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Thursday 23 May 2019
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Pamberi, Pan Elders shine at Panorama semis

PAN POINTERS: A panman from Pemberi points his stick as he performed yesterday at the Panorama semis at the Queen's Park Savannah. PHOTO BY JEFF K. MAYERS
PAN POINTERS: A panman from Pemberi points his stick as he performed yesterday at the Panorama semis at the Queen's Park Savannah. PHOTO BY JEFF K. MAYERS

PAN Elders, which topped the preliminary round of competition in the medium band category of the the national steelband competition, once again rose to the occasion with a superb execution of Duvone Stewart’s arrangement of The Will, a composition of Owen Reyes Johnson, aka Scrunter.

While awaiting their turn to go on stage yesterday at the Panorama national semis, some of their frontline tenor pans were downed by heavy breeze at the Queen’s Park Savannah. But as usual, the arranger touched the hand of each frontline pannist, then led them into a chant to get them pumped up, after which they delivered a performance that was well rehearsed and on point.

Three minutes into the song Stewart gave praise to the Almighty looking skyward as he guided his troops who executed with clinical precision. A bit of the Bassman in tribute to Winston “Shadow” Bailey and a bit of the hymn, How Great Thou Art, were built into Elders' presentation.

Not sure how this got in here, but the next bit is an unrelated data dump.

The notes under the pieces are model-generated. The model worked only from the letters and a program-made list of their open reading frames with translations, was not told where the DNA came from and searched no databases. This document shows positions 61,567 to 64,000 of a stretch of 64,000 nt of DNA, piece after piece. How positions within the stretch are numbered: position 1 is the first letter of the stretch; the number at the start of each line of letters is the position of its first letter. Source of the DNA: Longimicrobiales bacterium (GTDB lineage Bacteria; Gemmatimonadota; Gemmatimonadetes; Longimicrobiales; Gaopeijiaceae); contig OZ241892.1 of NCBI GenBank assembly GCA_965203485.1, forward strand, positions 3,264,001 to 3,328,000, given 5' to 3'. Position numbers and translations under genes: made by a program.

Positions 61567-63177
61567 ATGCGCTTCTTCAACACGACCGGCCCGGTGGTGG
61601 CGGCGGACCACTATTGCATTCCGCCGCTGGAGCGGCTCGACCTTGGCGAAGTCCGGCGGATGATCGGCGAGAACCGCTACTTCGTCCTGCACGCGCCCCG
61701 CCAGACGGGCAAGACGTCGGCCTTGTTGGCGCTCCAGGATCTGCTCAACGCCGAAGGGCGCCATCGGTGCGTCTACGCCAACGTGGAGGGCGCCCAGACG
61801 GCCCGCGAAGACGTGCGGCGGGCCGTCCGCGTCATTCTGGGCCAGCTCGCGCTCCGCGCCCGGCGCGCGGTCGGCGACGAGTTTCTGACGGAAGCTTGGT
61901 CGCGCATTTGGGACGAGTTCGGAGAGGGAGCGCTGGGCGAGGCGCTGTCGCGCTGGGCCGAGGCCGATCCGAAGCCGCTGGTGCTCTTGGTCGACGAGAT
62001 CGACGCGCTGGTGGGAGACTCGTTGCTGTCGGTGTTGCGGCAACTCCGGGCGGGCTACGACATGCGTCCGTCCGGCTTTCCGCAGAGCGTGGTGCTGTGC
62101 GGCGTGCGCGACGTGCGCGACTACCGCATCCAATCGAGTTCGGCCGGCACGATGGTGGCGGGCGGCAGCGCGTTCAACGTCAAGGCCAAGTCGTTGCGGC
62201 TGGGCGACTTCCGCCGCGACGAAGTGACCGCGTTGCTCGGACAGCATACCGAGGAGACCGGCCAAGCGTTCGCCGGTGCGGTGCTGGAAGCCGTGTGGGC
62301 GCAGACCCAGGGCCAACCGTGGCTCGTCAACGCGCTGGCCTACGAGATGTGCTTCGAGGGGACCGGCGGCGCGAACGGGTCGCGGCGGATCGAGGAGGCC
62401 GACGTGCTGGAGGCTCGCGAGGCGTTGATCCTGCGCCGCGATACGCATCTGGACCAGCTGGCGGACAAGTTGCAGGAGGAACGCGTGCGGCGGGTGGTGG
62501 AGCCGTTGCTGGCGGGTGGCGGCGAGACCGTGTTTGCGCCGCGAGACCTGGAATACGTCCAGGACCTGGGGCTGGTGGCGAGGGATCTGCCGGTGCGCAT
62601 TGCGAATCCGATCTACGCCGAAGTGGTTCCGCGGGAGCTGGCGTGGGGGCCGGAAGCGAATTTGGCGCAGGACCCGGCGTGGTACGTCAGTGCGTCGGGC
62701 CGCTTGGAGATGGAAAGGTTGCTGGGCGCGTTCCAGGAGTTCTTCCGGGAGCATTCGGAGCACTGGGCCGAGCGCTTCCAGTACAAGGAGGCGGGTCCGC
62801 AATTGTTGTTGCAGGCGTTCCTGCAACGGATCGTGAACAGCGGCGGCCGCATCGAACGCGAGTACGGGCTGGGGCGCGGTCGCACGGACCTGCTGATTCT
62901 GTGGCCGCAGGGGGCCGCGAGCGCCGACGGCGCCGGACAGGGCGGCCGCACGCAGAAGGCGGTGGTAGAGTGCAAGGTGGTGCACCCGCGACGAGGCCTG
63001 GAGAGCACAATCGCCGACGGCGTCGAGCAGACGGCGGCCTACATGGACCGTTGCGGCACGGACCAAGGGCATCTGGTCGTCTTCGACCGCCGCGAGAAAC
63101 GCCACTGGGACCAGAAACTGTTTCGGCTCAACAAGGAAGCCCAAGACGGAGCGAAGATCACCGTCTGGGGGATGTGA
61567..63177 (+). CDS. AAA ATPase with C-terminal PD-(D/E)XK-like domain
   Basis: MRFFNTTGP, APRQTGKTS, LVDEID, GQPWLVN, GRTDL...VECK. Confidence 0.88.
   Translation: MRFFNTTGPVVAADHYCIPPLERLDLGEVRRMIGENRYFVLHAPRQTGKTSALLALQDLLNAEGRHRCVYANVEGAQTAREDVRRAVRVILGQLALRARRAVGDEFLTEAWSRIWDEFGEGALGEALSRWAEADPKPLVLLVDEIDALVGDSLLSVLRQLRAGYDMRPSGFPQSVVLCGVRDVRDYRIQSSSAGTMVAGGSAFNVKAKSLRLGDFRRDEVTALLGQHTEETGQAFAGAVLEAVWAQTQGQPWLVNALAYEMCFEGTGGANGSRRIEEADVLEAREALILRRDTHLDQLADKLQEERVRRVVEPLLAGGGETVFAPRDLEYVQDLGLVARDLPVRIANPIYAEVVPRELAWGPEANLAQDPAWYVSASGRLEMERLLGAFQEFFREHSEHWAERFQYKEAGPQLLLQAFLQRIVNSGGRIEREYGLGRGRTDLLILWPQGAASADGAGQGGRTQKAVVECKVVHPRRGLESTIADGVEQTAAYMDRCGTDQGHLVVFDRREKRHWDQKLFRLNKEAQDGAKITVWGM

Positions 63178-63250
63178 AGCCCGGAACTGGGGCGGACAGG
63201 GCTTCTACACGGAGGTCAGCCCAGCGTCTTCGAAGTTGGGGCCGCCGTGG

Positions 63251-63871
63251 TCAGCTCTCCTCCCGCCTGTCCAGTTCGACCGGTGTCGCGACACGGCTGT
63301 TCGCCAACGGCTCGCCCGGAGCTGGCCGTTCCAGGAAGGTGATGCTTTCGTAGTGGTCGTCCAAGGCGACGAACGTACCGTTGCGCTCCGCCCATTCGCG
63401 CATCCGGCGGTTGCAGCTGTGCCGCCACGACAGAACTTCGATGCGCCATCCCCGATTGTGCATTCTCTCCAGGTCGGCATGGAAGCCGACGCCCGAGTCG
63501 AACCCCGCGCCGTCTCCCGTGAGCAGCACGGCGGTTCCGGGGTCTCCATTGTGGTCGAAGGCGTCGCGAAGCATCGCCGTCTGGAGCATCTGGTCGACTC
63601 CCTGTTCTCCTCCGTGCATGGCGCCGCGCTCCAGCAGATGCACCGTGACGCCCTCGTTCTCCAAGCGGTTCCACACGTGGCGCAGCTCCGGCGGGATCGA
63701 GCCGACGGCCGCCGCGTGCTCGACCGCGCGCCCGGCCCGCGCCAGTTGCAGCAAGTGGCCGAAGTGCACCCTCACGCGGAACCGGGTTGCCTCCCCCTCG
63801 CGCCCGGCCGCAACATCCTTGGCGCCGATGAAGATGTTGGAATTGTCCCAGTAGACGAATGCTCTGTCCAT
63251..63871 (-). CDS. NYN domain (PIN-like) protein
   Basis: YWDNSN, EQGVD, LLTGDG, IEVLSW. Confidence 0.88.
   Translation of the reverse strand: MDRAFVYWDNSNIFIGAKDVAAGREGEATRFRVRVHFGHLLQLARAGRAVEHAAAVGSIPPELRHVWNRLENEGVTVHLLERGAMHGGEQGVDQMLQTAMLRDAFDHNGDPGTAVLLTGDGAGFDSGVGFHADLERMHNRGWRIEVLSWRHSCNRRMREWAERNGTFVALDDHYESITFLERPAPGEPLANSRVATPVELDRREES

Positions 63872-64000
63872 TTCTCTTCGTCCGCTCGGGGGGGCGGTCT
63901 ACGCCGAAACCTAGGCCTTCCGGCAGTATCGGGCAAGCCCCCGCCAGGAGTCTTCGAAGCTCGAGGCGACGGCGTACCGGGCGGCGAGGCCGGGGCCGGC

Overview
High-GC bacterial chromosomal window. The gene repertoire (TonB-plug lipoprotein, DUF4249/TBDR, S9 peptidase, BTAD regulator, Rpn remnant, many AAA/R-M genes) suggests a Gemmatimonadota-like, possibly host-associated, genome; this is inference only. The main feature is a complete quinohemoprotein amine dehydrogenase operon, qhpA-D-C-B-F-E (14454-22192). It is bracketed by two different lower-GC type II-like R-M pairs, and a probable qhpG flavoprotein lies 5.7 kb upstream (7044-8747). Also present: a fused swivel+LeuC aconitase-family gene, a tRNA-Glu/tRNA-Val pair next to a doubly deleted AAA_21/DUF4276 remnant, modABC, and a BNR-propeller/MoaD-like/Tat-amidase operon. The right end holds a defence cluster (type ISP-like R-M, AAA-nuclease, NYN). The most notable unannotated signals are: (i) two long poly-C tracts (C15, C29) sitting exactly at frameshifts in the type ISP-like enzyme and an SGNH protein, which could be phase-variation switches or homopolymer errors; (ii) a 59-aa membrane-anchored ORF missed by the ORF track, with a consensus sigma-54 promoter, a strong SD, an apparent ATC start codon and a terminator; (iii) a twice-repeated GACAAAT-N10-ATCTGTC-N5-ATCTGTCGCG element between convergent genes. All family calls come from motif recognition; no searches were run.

However, getting the most applause in the category was Pamberi, playing in position eight, Gyal Owner (Blaxx). Chants of Showtime! Showtime! by the members before getting into a nice spirited performance. Arranger Andre White took a couple bars from Yuh Looking for Horn (Shadow) and mixed it in the song.

The great crowd response left the arranger totally overwhelmed so much so that he held his face to mask his emotion but then gave some pumped-up hi fives to some of the tenor pannists. It was the biggest applause any band got at that point.

IN HER GLEE: A panwoman from Courts Sound Specialists of Laventille goes through her paces as the band performed yesterday in the Panorama semis. PHOTO BY SUREASH CHOLAI

The next big set of applause went to commissioner of police Gary Griffith, who did not beat a note on any pan but nevertheless was the darling of the audience as he made his way into the VIP Lounge in the grand stand.

Earlier he was seen entering the venue among a couple dozen special forces officers, then walked over to the North Park while NCC CEO Colin Lucas walked around all by his lonesome.

Also impressing the crowd was NGC Couva Joylanders which played Fire in the Area (Winsford Devine) sung by Lennox Picou and arranged by Stefon West. The arrangement certainly had some fire in it. The crowd applauded most appreciatively and the highly spirited performance by the band.

Operations committee chairman of the QPS infrastructure, Ulric Miller ,said the North Greens area has held up quite well with all 4,500 tickets sold for the covered area. He said: “While it is not as spacious as the North Stand, everyone has found their spot for their coolers and are quite happy. The rhythm sections struck up a bit late but was in full gear before the large bands came on.

Earlier, Curepe Scherzando opened the show with Yuh Looking For Horn (Shadow) arranged by Yohan Popwell, followed by Sangre Grande Cordettes with Professor Say composed by Mark Loquan, sung by Destra Garcia and arranged by Kion Robinson.

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